MOVEit hackers Cl0p exploit SysAid zero-day – Microsoft

The notorious Cl0p ransomware gang has been caught exploiting a new zero-day vulnerability in the SysAid IT support software.

The hacker group behind the wave of MOVEit Transfer-related attacks, the Russia-linked Cl0p ransomware cartel, isn’t resting on its laurels.

According to researchers at Microsoft Threat Intelligence, the threat actors have been exploiting a previously unknown bug in the SysAid IT support software.

SysAid is an Israel-based international software company whose products are used by tens of thousands of organizations worldwide. SysAid provides tools to support IT operations, such as help desk, asset management, remote control, patch management, and other services.

According to SysAid, the vulnerability tracked as CVE-2023-47246 affects its on-premise software. The company urged its customers to update their SysAid software to version 23.3.36, which remediates the identified vulnerability.

The vulnerability allowed attackers to upload a WAR archive with a WebShell and other payloads in the webroot of the SysAid Tomcat web service. Once the WebShell is deployed, it grants attackers unauthorized access to the affected system.

According to Microsoft, after exploiting the bug, Lace Tempest, a threat actor that distributes Cl0p ransomware, issued commands via the SysAid software.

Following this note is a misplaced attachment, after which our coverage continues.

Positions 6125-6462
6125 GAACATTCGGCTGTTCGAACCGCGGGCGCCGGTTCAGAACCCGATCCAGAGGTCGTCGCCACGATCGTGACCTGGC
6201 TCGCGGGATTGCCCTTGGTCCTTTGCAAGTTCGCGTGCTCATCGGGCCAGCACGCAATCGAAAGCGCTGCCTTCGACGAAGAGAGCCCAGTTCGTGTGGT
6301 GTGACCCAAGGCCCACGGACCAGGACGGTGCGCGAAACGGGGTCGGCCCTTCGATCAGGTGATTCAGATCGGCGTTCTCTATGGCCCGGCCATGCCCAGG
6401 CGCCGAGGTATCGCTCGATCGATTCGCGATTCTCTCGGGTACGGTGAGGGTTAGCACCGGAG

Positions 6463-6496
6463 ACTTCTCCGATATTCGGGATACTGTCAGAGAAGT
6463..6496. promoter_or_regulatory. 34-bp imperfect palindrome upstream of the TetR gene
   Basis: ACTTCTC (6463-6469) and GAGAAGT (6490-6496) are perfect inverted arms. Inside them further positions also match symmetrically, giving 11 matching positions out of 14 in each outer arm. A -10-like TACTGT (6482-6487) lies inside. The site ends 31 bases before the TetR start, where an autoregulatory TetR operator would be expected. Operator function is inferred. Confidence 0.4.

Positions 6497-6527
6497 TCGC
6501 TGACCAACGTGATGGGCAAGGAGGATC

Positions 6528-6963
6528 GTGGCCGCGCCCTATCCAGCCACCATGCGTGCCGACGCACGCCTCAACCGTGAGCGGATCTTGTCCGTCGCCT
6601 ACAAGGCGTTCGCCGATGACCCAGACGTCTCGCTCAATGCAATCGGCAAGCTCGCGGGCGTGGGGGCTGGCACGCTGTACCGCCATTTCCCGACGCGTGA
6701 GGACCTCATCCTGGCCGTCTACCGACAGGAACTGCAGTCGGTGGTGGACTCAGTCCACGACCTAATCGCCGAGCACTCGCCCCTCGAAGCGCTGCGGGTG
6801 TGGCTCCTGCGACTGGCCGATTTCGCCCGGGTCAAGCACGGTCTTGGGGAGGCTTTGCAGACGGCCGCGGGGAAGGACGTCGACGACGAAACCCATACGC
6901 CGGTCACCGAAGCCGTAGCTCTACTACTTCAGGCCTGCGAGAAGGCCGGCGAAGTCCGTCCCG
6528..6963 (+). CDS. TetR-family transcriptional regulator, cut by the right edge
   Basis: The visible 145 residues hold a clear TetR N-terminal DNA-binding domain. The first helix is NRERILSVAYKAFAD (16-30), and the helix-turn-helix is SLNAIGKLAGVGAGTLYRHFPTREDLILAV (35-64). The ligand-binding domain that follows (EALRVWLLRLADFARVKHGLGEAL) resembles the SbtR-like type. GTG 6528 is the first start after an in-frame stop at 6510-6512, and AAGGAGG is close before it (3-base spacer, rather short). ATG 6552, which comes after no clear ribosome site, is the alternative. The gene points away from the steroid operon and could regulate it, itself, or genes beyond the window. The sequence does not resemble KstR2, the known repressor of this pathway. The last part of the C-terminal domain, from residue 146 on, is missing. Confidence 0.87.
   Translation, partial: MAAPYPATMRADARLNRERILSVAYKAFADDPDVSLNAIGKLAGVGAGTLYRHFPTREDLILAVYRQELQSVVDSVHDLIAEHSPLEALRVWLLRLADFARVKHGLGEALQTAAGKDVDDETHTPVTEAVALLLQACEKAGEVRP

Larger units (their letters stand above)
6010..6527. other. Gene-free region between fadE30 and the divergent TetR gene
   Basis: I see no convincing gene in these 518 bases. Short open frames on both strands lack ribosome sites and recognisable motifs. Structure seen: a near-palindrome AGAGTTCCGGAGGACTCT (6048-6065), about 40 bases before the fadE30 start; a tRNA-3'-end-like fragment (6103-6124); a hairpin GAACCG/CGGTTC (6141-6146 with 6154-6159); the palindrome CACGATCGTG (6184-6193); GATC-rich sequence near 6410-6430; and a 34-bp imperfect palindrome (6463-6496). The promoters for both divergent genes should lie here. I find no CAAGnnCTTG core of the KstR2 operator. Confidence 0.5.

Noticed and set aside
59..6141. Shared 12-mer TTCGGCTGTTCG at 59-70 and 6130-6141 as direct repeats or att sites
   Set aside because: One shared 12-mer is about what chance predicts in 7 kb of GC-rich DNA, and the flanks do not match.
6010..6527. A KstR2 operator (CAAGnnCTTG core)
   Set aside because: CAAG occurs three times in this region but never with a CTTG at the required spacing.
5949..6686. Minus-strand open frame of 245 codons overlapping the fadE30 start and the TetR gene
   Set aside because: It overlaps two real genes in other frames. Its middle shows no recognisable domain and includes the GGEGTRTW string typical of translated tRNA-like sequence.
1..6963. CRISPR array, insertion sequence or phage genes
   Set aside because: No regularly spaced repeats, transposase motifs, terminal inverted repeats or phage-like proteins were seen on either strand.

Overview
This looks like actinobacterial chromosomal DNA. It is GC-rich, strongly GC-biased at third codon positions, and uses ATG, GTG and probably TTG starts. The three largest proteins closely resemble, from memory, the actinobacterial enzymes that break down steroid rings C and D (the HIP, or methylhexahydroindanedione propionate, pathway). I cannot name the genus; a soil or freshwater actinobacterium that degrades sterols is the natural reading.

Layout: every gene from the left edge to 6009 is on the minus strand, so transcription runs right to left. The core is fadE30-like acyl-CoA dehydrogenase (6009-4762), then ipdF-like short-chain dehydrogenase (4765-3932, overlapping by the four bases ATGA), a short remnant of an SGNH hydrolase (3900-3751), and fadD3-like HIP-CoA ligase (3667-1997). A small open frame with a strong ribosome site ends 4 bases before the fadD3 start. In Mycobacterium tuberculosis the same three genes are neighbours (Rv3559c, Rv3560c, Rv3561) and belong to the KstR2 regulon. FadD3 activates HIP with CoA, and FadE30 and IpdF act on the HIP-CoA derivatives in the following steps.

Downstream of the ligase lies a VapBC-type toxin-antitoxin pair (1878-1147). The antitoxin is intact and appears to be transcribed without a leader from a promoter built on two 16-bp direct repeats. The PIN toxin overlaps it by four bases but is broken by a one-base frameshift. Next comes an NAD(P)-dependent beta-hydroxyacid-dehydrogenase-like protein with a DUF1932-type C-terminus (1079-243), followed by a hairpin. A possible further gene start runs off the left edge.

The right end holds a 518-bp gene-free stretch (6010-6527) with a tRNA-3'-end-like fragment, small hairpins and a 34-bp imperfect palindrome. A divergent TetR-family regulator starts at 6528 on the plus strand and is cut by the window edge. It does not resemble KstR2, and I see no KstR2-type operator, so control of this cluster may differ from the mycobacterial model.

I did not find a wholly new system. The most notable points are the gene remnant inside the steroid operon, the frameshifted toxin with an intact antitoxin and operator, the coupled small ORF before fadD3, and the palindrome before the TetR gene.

“After exploiting the vulnerability, Lace Tempest issued commands via the SysAid software to deliver a malware loader for the Gracewire malware. This is typically followed by human-operated activity, including lateral movement, data theft, and ransomware deployment,” researchers said.

Who is behind Cl0p?

Earlier this year, the Cl0p ransomware cartel exploited a zero-day bug in the MOVEit Transfer software, allowing attackers to access and download stored data.

According to researchers at Emsisoft, over 2,500 organizations – mainly in the US – and over 66 million individuals have been impacted by MOVEit attacks by the Russia-linked ransomware cartel.

Taking IBM’s estimate, which puts the cost of an average data breach at $165 per leaked record, the impact of Cl0p attacks would add up to a staggering $10.7 billion.

Cl0p goes by a few different names. People in the cyber industry know the syndicate as TA505, Lace Tempest, Dungeon Spider, and FIN11. The gang is quite old, having been first observed back in 2019.

Earlier this summer, Cybernews received evidence that one of the Cl0p ransomware strain developers was in the city of Kramatorsk in Eastern Ukraine, on the front line of the Russia-Ukraine war.

Recent reports into how the gang distributes stolen data indicate that they employ virtual private server (VPS) hosting services, with servers physically located in Russia’s two largest cities: Moscow and Saint Petersburg.

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